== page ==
It is 49 years since Enoch Powell’s famous “Rivers of Blood” speech, attacking black and other non-white immigrants from across the Commonwealth. The speech spurred a wave of violence and racist rhetoric across the UK. Chris Hannan’s new play, flits between 1968 and 1992, when an elderly Powell is approached by two academics writing about identity – national, ethnic, intellectual, and more. There’s a broad, nuanced discussion to be had here, and Hannan is determined to have it.

The best thing about What Shadows is doubtless Ian MacDiarmid’s portrayal of Enoch Powell, which is as sensitive as it is impressively accurate. MacDiarmid and director Roxana Silbert resist any urge to turn Powell into a straw bigot – you can’t tell me the temptation isn’t there when you’ve got Actual Emperor Palpatine playing a notorious racist – and they manage to tread the line of making him explicable and even sympathetic, even without removing the force of, or reaction to, his rhetoric.

That said, he is the most well-rounded character of them all. The majority of the rest seemed to me to be collections of attributes designed to deliver an argument: the Pakistani man enamoured of Englishness even as it excludes him; the white woman unselfconsciously denouncing “the coloureds” in the living room of her Barbadian neighbour’s house. Most disappointingly, Amelia Donkor’s black female historian – a tiny enough demographic as it is – seems more to be a foil for Powell than anything else. Their climactic scene together feels more like an essay read aloud than a clash of vivid characters. Not that this was Donkor’s fault in the least; the material gives her little room to manoeuvre.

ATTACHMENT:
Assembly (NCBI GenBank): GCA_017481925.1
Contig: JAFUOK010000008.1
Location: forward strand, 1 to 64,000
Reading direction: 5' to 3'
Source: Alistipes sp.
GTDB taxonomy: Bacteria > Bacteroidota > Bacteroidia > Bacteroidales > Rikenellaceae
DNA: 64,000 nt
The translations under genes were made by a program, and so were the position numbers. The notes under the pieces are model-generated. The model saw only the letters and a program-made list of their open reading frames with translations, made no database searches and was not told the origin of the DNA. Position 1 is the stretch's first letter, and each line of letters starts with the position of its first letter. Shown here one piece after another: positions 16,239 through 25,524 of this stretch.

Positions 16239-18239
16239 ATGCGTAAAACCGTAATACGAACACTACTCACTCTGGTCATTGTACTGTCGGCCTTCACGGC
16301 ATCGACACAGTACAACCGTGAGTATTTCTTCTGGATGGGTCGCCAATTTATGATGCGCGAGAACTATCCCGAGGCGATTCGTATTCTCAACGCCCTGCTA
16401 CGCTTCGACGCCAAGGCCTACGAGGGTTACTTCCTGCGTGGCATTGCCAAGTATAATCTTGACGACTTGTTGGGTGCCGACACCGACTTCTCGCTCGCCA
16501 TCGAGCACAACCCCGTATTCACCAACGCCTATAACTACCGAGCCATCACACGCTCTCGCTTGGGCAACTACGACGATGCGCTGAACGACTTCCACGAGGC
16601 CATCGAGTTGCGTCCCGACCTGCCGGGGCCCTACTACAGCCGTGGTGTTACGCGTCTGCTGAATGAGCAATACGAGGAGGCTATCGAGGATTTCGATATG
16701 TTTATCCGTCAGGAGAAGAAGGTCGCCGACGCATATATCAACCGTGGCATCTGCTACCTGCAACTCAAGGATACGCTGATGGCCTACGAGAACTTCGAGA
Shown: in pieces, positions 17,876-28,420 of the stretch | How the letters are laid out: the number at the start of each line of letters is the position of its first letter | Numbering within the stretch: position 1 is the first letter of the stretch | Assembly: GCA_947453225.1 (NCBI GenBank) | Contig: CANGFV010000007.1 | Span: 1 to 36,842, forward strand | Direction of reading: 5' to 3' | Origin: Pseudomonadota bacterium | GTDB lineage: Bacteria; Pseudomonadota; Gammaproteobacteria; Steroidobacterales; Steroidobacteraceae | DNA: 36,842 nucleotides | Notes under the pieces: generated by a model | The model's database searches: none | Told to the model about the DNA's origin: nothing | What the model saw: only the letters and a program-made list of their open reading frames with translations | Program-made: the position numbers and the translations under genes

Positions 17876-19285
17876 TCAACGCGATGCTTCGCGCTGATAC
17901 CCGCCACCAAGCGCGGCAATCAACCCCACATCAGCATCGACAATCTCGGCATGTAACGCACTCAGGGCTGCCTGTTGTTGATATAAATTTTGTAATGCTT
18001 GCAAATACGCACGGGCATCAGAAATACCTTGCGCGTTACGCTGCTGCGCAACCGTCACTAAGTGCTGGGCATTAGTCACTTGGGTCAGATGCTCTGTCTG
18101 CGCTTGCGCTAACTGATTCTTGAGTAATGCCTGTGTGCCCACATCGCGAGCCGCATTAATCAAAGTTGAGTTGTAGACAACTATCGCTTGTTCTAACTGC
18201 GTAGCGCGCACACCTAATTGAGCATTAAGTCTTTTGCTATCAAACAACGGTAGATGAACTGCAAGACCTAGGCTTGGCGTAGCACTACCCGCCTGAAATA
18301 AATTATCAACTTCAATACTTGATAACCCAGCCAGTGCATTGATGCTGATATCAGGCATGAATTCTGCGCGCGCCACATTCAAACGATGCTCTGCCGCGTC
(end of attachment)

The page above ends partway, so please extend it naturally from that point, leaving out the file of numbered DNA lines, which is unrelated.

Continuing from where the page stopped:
Equally arcane (to me, at least) was the choice of 1992 for the later scenes. Since Powell died in 1998 from Parkinson’s disease, presumably it was necessary for him to be alive to participate in the finale. But the discussion of identity has the fingerprint of the late 2010s, and to conflate that with the early ‘90s seems to give 1992 too much credit.

There is something rather interesting about taking a play about the nature of Englishness to Edinburgh. Englishness is, after all, I think a more difficult thing to define than Scottishness. Is it Percy Shelley and picnics by the Thames and A. E. Houseman’s “blue remembered hills”? Is Englishness inescapably nostalgic, or tied up with various waves of fundamentalism, from the Protestant fundamentalism of the Reformation onwards? Who gets to define what Englishness is?

Silbert is no stranger to these ideas – earlier this year she directed the touring production of Anita and Me. I can see her fascination with the discussion What Shadows is trying to have. But where Anita’s strengths lay in its characters, its forging of personal connection, What Shadows forgoes that entirely. It’s a good thesis, to be sure – but in the end it is more thesis than play.

Photos courtesy of Mihaela Bodlovic.

What Shadows runs at The Lyceum until 23rd September 2017.